The Wisdom Literature of the Old Testament is a fascinating read. The Proverbs are optimistically written where, in short, if you work hard and do what is right, all will work out for you. The writer of Ecclesiastes then comes along and throws cold water on the whole thing. The Teacher in Ecclesiastes pontificates on the absurdity of life, the meaninglessness of it all. Read Ecc. 1:1-11. The Teacher sets the stage for his sobering book by writing a short poem on how the mountains, rivers, and seas all continue on without us. Ultimately, we all die and that is that. He paints a bleak picture of life, comparing it to a vapor. You can see it, but it is short lives and disappears in a flash. Is life even worth living if everything you accumulate in this life is left waste?
The Christian might respond that in the end there is a reward, so, look forward to that when death comes. The Teacher, in Ecc. 9, shifts focus to the meaninglessness of religion. Those who sacrifice, and those who do not, both end up in the ground. So, “Whatever your hand finds to do, do it with all your might, for in the realm of the dead, where you are going, there is neither working nor planning nor knowledge nor wisdom” (Ecc. 9:10). When you die, you won’t have anything to do anymore so get it all done now.
As we prepare for the Resurrection celebration that comes with Easter, I want you to wrestle with the question of what hope the resurrection actually brings to life today. Not just a future hope, but a very real hope for today. When we talk about our hope as Christians, we often point to Jesus on the cross, dying for our sins. When Paul talks about the Gospel he preached, he points to the resurrection. In my few decades of being in the church, we haven’t talked about the resurrection that much.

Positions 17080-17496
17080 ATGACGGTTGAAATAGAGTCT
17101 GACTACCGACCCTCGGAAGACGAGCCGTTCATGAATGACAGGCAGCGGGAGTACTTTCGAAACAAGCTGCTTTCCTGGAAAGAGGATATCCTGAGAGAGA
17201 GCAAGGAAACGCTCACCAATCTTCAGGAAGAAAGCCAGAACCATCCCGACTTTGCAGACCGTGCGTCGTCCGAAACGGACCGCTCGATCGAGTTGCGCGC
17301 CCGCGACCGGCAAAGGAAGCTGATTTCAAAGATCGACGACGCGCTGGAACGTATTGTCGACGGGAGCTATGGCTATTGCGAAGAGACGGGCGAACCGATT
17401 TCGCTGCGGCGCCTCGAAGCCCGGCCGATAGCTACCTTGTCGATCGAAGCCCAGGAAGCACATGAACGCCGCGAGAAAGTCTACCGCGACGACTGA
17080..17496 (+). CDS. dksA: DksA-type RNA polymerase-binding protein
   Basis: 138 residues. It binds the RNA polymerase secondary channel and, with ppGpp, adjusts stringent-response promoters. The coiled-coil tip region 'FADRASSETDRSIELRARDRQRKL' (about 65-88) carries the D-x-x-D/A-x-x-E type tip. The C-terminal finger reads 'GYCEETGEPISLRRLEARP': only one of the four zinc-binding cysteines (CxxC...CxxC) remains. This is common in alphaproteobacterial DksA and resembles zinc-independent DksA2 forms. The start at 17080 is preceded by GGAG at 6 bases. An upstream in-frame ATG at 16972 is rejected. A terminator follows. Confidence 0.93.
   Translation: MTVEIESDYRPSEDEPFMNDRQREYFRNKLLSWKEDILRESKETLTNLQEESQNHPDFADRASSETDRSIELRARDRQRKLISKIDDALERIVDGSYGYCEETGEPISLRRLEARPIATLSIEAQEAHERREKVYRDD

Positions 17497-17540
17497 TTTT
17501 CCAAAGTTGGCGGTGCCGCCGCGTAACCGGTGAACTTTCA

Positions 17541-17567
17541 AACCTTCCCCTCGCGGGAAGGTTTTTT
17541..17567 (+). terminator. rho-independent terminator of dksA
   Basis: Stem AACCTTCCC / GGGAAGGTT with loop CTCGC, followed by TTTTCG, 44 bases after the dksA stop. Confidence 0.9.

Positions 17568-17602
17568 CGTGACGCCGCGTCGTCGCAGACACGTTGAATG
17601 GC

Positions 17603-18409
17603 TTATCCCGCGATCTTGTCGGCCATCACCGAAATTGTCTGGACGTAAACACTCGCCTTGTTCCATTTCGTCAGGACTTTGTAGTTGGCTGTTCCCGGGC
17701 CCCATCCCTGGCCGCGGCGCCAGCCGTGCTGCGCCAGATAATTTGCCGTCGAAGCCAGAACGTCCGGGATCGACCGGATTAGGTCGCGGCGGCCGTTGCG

As we continue on this journey over the next few weeks, here are some questions to start wrestling with: What will the resurrection be like? What will be resurrected, body or spirit? Where will we go? How does heaven play into this? Where is heaven? What will happen to God’s creation? What was God’s intention for His creation to begin with?
I want to keep coming back to Paul in 1 Corinthians 15. Apparently, there were some in the Corinthian Church who rejected that there was a resurrection of the body. Paul uses a lot of repetition in 1 Cor. 15:12-26. Take a moment to read it slowly, line by line. It is almost as though Paul is in dialogue with the Teacher in Ecclesiastes. Everything in life becomes meaningless when death is the outcome. In the resurrection, Christ has given meaning to everything in this life. He builds on this in v35-58. What hope do you see in this passage? What hope do you see that is more than just having a paradise to rest in when you die?
We live in the hope of the resurrection. This hope gives meaning to everything we do here and now. In the resurrection, all that is of God will be raised and made new. How do you live a life of meaning now because of this hope?